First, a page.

Costa Concordia Salvage Operation Begins

Costa Concordia salvage operations is set to begin in Italy.

Italian Authorities have finally given green light for pull upright the shipwrecked cruise liner from the waters in Tuscany region in an attempt that has never been ever undertaken in such conditions. Photo: Oleg MrFavo/Flickr

The cruise liner Costa Concordia went down the sea about 20 months ago, and Italy’s national Civil Protection agency was forced to put salvage operation until sea and weather conditions became favourable for the operations.

In a statement Sunday, the Civil Protection agency said the sea and wind conditions “fall within the range of operating feasibility.”

According to BBC, the lifting up the wreckled liner is expected to take up to 12 hours. The salvage operation will mark the first time engineers to lift such a huge ship so close to land.

During the tragic collision with the rocks thirty-two people died. The bodies of two of the dead, a passenger and a crew member, have never been recovered and they are now believed to be found during the operation.

The Italian Civil Protection Authority revealed that now the sea and weather conditions are quite fovaurable for the salvage operations.

Sergio Girotto, an engineer working on the project, told the media that the resque operation will be conducted as planned: “Everything is going according to plan, we are following the plan to sequence… There is no problem whatsoever.”

He went on, adding that after the operation had been going for a couple of hours, “we should be able to see something with the naked eye”.

Local authorities revealed that about 50 enormous chains and winches will be used to put the cruise liner into the needed position. On Monday the ship is expected to be placed on a specially prepared underwater steel platform.

And after the liner is back up on her keel it will become possible to examine it thoroughly and to prepare it for the next stage – the effort to repair and re-float it – and eventually tow it away to be destroyed.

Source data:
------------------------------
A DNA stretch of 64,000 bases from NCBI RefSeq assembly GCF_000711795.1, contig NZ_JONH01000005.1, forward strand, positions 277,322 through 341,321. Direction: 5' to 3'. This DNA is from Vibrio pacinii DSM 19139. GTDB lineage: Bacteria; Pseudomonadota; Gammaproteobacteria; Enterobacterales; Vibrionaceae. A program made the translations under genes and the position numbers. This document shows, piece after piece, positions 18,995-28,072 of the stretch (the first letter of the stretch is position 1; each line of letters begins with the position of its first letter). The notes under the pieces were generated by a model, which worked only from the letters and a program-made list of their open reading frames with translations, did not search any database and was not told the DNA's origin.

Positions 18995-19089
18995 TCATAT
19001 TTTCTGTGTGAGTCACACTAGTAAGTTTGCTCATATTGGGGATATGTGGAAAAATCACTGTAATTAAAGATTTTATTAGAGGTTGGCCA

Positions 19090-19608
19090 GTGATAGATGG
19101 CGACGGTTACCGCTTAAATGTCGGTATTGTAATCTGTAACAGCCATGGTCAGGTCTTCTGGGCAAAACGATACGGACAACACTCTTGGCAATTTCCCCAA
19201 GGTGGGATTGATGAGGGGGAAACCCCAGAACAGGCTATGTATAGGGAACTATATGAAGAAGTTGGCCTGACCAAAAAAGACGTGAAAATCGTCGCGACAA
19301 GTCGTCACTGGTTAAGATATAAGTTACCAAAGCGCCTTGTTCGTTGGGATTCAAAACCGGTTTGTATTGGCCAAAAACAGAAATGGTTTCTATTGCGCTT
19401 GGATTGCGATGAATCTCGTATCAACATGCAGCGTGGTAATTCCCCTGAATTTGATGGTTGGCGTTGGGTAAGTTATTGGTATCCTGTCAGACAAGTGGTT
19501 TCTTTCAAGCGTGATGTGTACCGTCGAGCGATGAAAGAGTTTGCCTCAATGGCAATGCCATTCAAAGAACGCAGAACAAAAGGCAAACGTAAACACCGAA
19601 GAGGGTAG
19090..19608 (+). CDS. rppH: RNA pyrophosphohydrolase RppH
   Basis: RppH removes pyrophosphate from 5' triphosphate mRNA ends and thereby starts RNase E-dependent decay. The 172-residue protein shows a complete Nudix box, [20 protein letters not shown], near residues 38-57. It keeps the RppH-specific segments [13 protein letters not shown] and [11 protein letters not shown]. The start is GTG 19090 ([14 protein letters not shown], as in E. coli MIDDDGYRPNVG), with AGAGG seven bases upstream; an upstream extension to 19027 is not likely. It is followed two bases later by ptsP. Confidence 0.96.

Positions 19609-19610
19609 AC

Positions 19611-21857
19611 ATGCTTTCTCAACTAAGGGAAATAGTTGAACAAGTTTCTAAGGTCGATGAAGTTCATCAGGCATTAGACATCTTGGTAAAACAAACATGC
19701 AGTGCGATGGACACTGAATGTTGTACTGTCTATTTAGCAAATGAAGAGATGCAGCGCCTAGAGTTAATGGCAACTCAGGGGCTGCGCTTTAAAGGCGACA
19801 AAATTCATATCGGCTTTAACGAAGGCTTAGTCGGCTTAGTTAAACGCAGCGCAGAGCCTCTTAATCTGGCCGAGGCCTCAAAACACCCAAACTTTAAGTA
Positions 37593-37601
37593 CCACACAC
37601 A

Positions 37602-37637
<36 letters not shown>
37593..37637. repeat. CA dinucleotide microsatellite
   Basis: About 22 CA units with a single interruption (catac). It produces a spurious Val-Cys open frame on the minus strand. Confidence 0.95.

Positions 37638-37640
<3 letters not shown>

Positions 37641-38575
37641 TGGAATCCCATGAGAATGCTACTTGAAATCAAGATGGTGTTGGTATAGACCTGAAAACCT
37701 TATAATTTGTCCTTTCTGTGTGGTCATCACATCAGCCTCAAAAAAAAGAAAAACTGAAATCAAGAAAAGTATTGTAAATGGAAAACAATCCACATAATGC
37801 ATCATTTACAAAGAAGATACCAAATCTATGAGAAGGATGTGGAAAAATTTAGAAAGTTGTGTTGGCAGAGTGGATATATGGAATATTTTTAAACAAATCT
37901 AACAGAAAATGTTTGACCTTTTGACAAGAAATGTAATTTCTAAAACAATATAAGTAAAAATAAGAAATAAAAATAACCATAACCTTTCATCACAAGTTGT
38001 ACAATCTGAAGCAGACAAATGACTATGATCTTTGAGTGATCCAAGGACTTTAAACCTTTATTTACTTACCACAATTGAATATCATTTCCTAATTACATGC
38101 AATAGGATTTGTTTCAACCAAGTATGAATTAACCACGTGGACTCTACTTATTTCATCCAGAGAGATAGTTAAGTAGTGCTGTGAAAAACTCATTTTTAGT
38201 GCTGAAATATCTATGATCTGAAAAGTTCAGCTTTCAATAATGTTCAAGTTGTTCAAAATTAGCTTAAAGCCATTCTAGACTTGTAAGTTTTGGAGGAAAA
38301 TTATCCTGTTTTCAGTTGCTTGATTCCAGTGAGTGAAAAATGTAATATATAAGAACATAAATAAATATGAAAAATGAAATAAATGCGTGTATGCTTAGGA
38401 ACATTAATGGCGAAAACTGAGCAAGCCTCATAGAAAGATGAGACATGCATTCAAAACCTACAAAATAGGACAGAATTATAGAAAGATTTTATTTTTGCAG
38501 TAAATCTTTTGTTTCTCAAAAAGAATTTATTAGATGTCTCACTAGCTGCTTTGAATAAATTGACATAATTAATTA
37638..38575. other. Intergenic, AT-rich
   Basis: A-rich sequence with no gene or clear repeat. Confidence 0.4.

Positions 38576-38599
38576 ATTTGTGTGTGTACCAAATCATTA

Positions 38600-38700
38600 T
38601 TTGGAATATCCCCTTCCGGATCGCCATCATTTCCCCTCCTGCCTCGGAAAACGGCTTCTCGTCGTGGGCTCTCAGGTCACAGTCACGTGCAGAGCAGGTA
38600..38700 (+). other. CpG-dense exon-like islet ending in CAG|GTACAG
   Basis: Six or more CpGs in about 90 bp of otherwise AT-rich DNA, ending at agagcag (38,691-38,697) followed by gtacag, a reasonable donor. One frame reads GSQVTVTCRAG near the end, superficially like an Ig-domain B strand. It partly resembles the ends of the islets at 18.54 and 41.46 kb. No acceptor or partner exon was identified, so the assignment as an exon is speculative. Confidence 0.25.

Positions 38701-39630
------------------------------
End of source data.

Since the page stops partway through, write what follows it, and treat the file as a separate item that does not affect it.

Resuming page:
The head of the operation, Nick Sloane, told reporters that it was now or never for the Costa Concordia, which size exceeds the Titanic’s, as the body of the liner was gradually weakening and might not survive a few more months.

The plan of the ship recovery must be conducted in a very slow way in order to prevent further damage to the hull, which has spent more than 18 months partially submerged in 15 metres in water and fully exposed to the elements.

Giglio mayor Sergio Ortelli suggested that the removal of the ship would bring an end to “a huge problem that we have in our port and that we want to solve as soon as we can”.

“Islanders can’t wait to see the back of it,” the mayor added.

Costa Concordia with thousands of passengers on board ran aground off Italy’s coast in January, 2012.

The vessel hit a rock and made a huge gash in the ship’s hull more than 150ft (45m) long.

More than 4,000 people were on board who had to leave the vessel as it listed and then grounded just 300 yards from shore.

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